It provides the IA departments to delve into the minds of their stakeholders and gauge their level of trust in the IA department and its functioning. The independent nature of the external assessor also provides for an opportunity to ask certain questions which can be used for further probing to provide further value added service. The CAE gets a holistic picture of what is happening around him/her without ruffling too many feathers. The QA assessors take care of those uncomfortable questions.

Think for a minute how many times the phone rings for a CAE or an email with a request – sometimes an urgent one – requesting for help in either a certain review or in some investigation. The number of consulting activities can be an indicator of how much value-added resource the IA department is considered by the organization’s management. With the level of such engagements rising the perceived value that the IA department is adding is definitely proportionate. As they say – a voice but no vote at on the management table.

Benefits of a QA

CBOK surveys have revealed that the top 5 reasons for investing in a QAIP are

  1. Identifying areas for improvement
  2. Full conformance to the Standards
  3. Bring systematic, disciplined approach
  4. Increase credibility within the organization
  5. Anticipate, meet and/or exceed stakeholder’s expectations


Further, the survey concludes that, when compared to other internal audit departments, those that conform to the quality standards:

  • Were more likely to have complete and unrestricted access to information as appropriate for the performance of audit activities
  • Made more use of technology in internal audit processes
  • Used a wider variety of resources to develop audit plans
  • Were more likely to have documented procedures in an internal audit manual
  • Received more hours of training and were more likely to have formalised training programmes
  • Served organisations with more highly developed risk management processes
  • Were more likely to report that funding for the internal audit function was “completely sufficient”.


Conducting a Quality Assessment exercise offers the internal audit activity several benefits.

  1. It offers an opportunity to benchmarked against other IA departments. The Global Audit Information Network (GAIN) is also a good tool to use.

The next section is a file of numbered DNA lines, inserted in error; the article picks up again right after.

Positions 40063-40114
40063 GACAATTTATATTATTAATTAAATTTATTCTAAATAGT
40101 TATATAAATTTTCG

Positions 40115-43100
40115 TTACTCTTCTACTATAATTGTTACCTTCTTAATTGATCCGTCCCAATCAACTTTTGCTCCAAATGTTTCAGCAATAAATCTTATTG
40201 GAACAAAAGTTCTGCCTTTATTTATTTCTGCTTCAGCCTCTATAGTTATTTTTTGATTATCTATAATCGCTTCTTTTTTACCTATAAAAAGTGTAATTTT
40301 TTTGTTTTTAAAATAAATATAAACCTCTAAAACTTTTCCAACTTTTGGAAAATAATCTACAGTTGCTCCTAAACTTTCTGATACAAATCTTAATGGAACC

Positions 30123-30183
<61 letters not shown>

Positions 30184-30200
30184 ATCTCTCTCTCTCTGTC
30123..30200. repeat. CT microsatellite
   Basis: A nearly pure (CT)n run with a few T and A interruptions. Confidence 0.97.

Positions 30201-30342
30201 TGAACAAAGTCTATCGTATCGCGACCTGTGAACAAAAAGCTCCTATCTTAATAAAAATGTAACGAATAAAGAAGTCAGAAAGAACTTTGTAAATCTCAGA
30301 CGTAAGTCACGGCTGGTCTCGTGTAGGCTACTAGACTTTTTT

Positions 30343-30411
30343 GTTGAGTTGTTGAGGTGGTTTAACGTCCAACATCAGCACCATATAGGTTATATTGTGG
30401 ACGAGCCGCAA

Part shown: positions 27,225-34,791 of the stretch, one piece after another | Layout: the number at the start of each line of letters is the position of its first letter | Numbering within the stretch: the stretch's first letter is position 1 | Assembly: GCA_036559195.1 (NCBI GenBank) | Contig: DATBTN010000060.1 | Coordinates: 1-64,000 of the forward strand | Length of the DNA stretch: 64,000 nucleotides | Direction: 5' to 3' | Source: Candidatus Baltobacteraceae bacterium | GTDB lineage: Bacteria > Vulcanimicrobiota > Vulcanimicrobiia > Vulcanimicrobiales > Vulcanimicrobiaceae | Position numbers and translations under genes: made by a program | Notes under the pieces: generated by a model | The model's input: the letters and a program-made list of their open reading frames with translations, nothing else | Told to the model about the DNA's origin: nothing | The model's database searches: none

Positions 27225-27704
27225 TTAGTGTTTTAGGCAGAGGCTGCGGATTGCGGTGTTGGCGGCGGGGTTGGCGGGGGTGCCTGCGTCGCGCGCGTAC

2. The conducting of the QA is in itself adherence to full conformance to The Standards. This permits the IA activity (if the assessment results permits so) to insert the statement “This audit is conducted in conformance with ………..” within its audit report and can also state that the department itself conforms with the requirements of the IPPF.
  3. This lends credibility to the IA activity and increases the perceived value of the activity within the organization.
  4. The typical question of “Who audits the auditors?” also gets answered. The IA activity being subjected to the assessment which is conducted by independent assessors lends credibility to its activities.
  5. QAs also give an opportunity to meet or exceed stakeholder expectations as a result of the interviews and surveys which are conducted The Chief Audit Executive (CAE) is able to lay emphasis on the expectations spelt out.
  6. The CAE can use this opportunity to lay emphasis and focus on the IPPF and raise the awareness of The Standard amongst the management.

Overall, the reputation of organization is enhanced. This, due to the fact that nothing and no one in that organization is immune and is subjected to audit. It is a sign of a mature organization which is willing to learn and improve.



How to be Successful in a QA?

QAs require tremendous commitment from each and every staff of the IA department. It calls for commitment to quality (Mission/Vision/Values/Goals/Objectives/KPIs), drafting of policies and procedures, demonstrating continual improvement, monitoring and reviewing mechanisms and their subsequent reporting to the Board/AC – as a minimum. Conducting periodic internal assessment, plugging the identified gaps, and a formal documentation of the QAIP is a large step forward.

Quote 1

“The Audit team was very professional, systematic and helped us towards further improving our quality performance, professionalism and use of best practices.”

Tamer Said Ali, Deputy Chief Internal Auditor, Obeikan Investment Group

Quote 2

“It was a fruitful exercise and we welcome the improvement opportunities highlighted to enhance the quality and performance of the department.

Beelall Ramdianee, Vice President – Internal Audit, Dubai International Financial Centre

The Next Steps?

It is quite certain that the benefits from a Quality Assessment far outweigh in not going for it. But this also calls for good preparation at all levels with the department hierarchy. To begin, it is important to have a project leader who understands the QA process. And attending a training session for a QA course will prove beneficial.

The QA cannot be done in isolation from the audit committee and hence it is imperative to appraise them of the exercise and the credentials of the team engaged to conduct the same. Having the audit committee on board is vital.

Historical data is proof that when a QA is called by the CAE, the chances of a successful QA are significantly higher than when called for by an audit committee. So, prepare well, and go for it. Do not wait for your audit committee to instruct you on this one.